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March 2017



Rail News: Supplier Spotlight

GE aims to close the gender gap to be viewed as a high-tech job destination for all



Millie Dresselhaus, the late professor emeritus of physics at the Massachusetts Institute of Technology, was recently featured in a GE commercial promoting women in science. Dresselhaus died last month at 86.
Photo – GE

By Julie Sneider, senior associate editor

Last month, GE announced a goal to employ 20,000 women in science, technology, engineering and mathematics (STEM) roles — with 50-50 male-female representation in all of its entry-level technical programs — by 2020.

The company set the goal to "inject urgency" into ending the gender imbalance in technical fields. That imbalance must be addressed to "fully transform GE into a digital industrial company," GE officials say.

"We believe a company that changes the world should reflect the world — that's why we set this aggressive goal," says Athena Kaviris, senior human resources leader at GE Transportation. "Just hiring talented women isn’t enough. We have to recruit the best, retain them and spread the word to make sure people really view GE as a destination for high-tech jobs."

The initiative will apply to all the company's divisions including GE Transportation, which serves the rail industry.

Along with its announcement, GE released a white paper titled "Engineering the Future: The Socio-Economic Case for Gender Equality," which highlights the lower rate of women serving in technology and engineering and makes the economic case for closing the gender gap.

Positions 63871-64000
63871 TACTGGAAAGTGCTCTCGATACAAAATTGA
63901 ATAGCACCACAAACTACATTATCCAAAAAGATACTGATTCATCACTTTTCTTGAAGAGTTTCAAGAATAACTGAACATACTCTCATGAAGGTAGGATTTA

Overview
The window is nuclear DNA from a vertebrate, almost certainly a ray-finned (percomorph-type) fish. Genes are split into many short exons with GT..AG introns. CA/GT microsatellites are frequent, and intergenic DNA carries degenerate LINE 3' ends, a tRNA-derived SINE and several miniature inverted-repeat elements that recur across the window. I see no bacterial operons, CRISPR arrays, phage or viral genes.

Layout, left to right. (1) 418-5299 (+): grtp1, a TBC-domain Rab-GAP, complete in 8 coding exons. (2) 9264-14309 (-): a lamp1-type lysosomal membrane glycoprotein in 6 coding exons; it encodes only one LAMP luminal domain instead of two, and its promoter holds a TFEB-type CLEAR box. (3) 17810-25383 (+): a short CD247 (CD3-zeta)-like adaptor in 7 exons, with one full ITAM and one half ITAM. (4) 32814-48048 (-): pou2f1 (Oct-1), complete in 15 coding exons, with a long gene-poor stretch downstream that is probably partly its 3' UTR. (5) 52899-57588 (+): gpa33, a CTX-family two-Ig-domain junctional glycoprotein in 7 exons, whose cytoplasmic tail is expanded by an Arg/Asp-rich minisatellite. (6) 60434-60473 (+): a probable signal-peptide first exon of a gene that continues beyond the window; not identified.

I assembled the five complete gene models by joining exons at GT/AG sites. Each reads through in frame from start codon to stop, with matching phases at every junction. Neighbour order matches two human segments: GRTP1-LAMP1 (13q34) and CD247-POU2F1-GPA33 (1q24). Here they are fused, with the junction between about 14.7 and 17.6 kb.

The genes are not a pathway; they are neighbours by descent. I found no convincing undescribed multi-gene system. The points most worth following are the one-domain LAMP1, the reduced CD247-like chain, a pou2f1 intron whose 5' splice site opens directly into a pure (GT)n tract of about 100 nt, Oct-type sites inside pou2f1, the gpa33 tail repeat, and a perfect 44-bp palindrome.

Women account for 47 percent of total U.S. employment, but only 14 percent of all engineers and 25 percent of IT professionals. That gender gap is preventing the technology and engineering sectors from contributing as much as possible to the U.S. economy, according to the report's authors, GE Chief Economist Marco Annunziata and GE Global Economist Kimberly Chase.

The stakes of filling high-tech jobs will become greater as technology evolves, affecting more jobs that require advanced skills, Annunziata and Chase wrote. Over the next decade, the U.S. alone will need to fill about 2 million engineering and computing jobs, they said.

"As new technologies require new abilities, the risk of the skills gap widening will only become greater," the authors wrote. "We need to close the gender gap and leverage our entire talent pool."

Over the years, GE has implemented a number of strategies to draw more women into high-tech jobs, says Kaviris. Today, 18 percent to 20 percent of jobs in GE’s overall professional workforce fall under the STEM categories. And, GE employs about 15,000 women in its technical entry-level positions.

While the company has made progress, more needs to be done to recruit and retain more female engineers and IT employees.

GE intends to meet its new goal in part by building on established career-development efforts such as its Edison Engineering Development Program (EEDP), an intensive early-career plan for engineers. EEDP already has achieved a 50-50 gender ratio among its participants, "and that is one area where we feel great about the progress," says Kaviris.

Female employees also are being encouraged to tap into GE's Women's Network, a career advancement effort that builds leadership skills. Additionally, the company is expanding "GE Girls," a program designed to encourage school-age girls to explore STEM education and careers. Launched in 2011, GE Girls has hosted events for female high-schoolers at nine U.S. universities. Last year, GE Girls launched the "GE Girls Club" to encourage participants to stay connected to STEM education during their high-school years.